The father of tech journalism in Brazil is offline. At the age of 90, journalist Ethevaldo Siqueira, a pioneer of technological coverage in the country, died on the night of this Sunday, 16. He was hospitalized in São Paulo, at Oswaldo Cruz hospital, for the treatment of leukemia.
He leaves a wife, two children, five grandchildren and a great-granddaughter. The wake will be this Monday, 17, at 2 pm at Velório Samaritano (Rua Flávio Uchôa 998, Campos Elísio) and burial will be at Bom Pastor Cemetery at 4 pm (Avenida das Lágrimas, SN), both in Ribeirão Preto (SP).
Between 1967 and 2012, the São Paulo native from Monte Alto (SP) was on the pages and website of Estadão, where he held the positions of reporter, editor, special reporter, columnist and blogger. In the last four years, Ethevaldo resumed his partnership with State group with the column Mundo Digital on Rádio Eldorado FM – his last appearance was on october 14 (listen below).
Always looking to the future, Ethevaldo described the development of various technologies in Brazil and around the world. On February 15, 1993, more than two years before the commercial internet debut in Brazil, he wrote in Estadão: “The world is witnessing a new revolution in the world of information technology and telecommunications: the revolution in voice and data networks. It is the result of the increasing communication capacity of computers”. It was a sign that the digital world would change humanity forever.
With the growing importance of the theme in everyday life, Ethevaldo’s work paved the way for the existence of editorials and specialized vehicles – a legacy that Linkthe technology department of the Estadãostill loads today.
“Accounting for Ethevaldo’s pioneering spirit is difficult — he was already a reporter interested in technology coverage in the 1960s. No one in the Brazilian press saw the area as something that needed to be covered in a systematic way. Ethevaldo saw. When ‘computer journalism’ began to emerge, in the 1980s, Ethevaldo was already a veteran of two decades”, says the journalist and columnist for EstadãoPedro Doria.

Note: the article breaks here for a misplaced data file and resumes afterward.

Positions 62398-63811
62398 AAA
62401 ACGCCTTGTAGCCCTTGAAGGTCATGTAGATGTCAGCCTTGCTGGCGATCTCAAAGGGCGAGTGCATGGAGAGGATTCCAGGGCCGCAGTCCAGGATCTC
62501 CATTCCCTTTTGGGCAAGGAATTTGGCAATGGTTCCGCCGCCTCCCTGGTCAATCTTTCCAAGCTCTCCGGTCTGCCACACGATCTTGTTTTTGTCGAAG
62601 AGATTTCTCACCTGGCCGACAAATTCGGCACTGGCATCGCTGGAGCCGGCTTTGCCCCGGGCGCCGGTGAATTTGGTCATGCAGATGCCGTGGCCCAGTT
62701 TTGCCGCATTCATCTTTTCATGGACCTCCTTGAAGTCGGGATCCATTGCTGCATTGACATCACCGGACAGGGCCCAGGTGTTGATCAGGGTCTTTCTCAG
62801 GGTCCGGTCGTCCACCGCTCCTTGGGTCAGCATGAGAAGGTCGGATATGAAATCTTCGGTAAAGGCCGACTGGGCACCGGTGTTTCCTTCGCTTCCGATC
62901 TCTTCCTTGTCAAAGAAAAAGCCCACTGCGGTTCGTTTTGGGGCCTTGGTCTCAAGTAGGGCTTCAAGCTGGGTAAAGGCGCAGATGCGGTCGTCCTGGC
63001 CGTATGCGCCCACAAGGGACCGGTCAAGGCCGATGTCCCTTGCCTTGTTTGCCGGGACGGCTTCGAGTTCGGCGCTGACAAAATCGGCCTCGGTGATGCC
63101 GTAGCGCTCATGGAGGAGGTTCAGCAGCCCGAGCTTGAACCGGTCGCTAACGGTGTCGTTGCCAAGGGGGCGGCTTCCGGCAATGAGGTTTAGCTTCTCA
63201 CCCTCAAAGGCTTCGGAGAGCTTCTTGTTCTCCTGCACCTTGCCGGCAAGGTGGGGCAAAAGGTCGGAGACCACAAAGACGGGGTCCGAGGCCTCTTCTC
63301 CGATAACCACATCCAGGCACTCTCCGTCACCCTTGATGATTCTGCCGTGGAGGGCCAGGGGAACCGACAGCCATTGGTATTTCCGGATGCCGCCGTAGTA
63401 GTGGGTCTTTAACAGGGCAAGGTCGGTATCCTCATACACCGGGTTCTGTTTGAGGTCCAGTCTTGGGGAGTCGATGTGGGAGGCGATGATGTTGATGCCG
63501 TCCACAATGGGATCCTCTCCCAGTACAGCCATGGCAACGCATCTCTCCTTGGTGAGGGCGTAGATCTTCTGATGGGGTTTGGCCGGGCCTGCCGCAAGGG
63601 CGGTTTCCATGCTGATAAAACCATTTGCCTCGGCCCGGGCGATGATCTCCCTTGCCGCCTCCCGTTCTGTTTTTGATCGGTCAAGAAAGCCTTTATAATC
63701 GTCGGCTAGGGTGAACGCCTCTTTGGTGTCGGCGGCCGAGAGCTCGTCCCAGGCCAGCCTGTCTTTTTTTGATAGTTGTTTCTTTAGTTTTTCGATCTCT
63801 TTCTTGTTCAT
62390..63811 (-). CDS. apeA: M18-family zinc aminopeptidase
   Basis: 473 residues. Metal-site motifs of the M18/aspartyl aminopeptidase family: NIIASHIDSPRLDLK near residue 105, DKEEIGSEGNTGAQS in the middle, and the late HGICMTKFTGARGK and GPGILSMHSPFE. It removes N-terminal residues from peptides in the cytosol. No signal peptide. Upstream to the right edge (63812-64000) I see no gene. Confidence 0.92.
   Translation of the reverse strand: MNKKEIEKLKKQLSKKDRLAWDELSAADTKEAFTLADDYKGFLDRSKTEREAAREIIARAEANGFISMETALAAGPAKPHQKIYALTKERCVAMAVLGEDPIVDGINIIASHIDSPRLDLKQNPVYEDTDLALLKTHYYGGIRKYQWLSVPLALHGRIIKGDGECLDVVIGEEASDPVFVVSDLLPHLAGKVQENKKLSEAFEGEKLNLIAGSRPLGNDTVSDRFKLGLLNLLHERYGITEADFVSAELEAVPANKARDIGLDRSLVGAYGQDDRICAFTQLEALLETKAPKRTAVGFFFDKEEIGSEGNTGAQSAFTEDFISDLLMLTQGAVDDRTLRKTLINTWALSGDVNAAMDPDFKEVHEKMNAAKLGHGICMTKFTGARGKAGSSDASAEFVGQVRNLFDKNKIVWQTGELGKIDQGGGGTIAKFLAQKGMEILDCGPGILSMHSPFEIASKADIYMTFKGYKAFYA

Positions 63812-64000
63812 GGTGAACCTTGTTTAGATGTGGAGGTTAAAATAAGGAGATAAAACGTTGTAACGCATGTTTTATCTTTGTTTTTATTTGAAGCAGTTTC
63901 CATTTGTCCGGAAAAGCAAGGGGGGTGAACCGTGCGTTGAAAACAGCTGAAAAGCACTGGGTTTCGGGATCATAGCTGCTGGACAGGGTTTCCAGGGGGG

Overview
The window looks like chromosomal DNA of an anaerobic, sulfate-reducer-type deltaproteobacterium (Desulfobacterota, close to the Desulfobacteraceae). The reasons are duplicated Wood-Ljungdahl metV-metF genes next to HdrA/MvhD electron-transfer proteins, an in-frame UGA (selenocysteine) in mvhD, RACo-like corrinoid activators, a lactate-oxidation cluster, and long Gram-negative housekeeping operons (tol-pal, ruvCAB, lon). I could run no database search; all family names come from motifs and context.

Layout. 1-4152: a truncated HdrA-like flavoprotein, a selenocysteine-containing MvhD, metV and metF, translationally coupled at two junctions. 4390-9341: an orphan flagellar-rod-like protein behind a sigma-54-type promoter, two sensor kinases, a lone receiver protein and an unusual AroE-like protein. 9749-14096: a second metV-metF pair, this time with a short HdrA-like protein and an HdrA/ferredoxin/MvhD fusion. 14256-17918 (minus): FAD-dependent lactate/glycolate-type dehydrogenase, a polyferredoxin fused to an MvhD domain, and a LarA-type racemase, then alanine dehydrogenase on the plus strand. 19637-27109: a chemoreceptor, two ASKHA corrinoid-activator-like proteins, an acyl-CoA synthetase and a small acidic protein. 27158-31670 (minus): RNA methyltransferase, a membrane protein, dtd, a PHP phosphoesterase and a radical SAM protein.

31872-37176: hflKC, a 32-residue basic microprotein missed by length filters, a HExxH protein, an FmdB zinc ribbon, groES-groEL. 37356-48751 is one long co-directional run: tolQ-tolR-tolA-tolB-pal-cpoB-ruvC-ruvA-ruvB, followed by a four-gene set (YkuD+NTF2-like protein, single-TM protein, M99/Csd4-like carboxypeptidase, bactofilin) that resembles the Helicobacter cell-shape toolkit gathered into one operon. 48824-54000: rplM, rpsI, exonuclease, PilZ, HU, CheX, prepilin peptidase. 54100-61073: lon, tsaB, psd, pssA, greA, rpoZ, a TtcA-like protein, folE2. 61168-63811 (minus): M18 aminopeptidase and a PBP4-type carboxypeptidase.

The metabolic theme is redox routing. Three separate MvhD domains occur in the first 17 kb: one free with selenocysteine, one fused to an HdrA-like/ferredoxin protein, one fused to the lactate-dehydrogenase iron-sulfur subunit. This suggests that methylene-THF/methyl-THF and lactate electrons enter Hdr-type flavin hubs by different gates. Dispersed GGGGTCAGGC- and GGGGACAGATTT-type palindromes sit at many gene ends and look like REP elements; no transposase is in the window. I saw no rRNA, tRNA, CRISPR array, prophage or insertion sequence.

When ‘computer journalism’ began to emerge in the 1980s, Ethevaldo was already a two-decade veteran
Pedro Doria, journalist and columnist for ‘Estadão’
The ability to anticipate trends and translate technical and scientific aspects of technology earned Ethevaldo two “Esso Awards”. The first was in 1969 with the report “Here is São Paulo: Year 2000″, which showed how the capital of São Paulo was preparing for the new millennium. The second came nine years later, with the report “The electronic world of the 80s″.
As every technology journalist discovers during his career, Ethevaldo also had to keep one foot in the present. For much of his career, between the 1970s and 1990s, he devoted himself to covering the advance of telecommunications, including the political aspects of the subject, such as inclusion policies, sector regulation, commercial disputes, monopoly and privatization.
This made him one of the main authorities on the subject in the country. Thus, he founded and directed the magazines RNT (National Telecommunications Magazine (from 1979 to 2001) and TelePress Latin America (from 1991 to 2001). In addition, at least six of his books have dealt with the subject.
“Ethevaldo embraced the theme ‘telecommunications’ at a time when he was going through the technological revolution, which went from the dialed telephone to fiber optics and satellite. More than that, it was telecommunications that allowed the expansion of the internet. The bridge between the world of telecommunications and the world of the internet has always been well explored by him”, recalls Demi Getschko, internet pioneer in Brazil and columnist for the Estadão.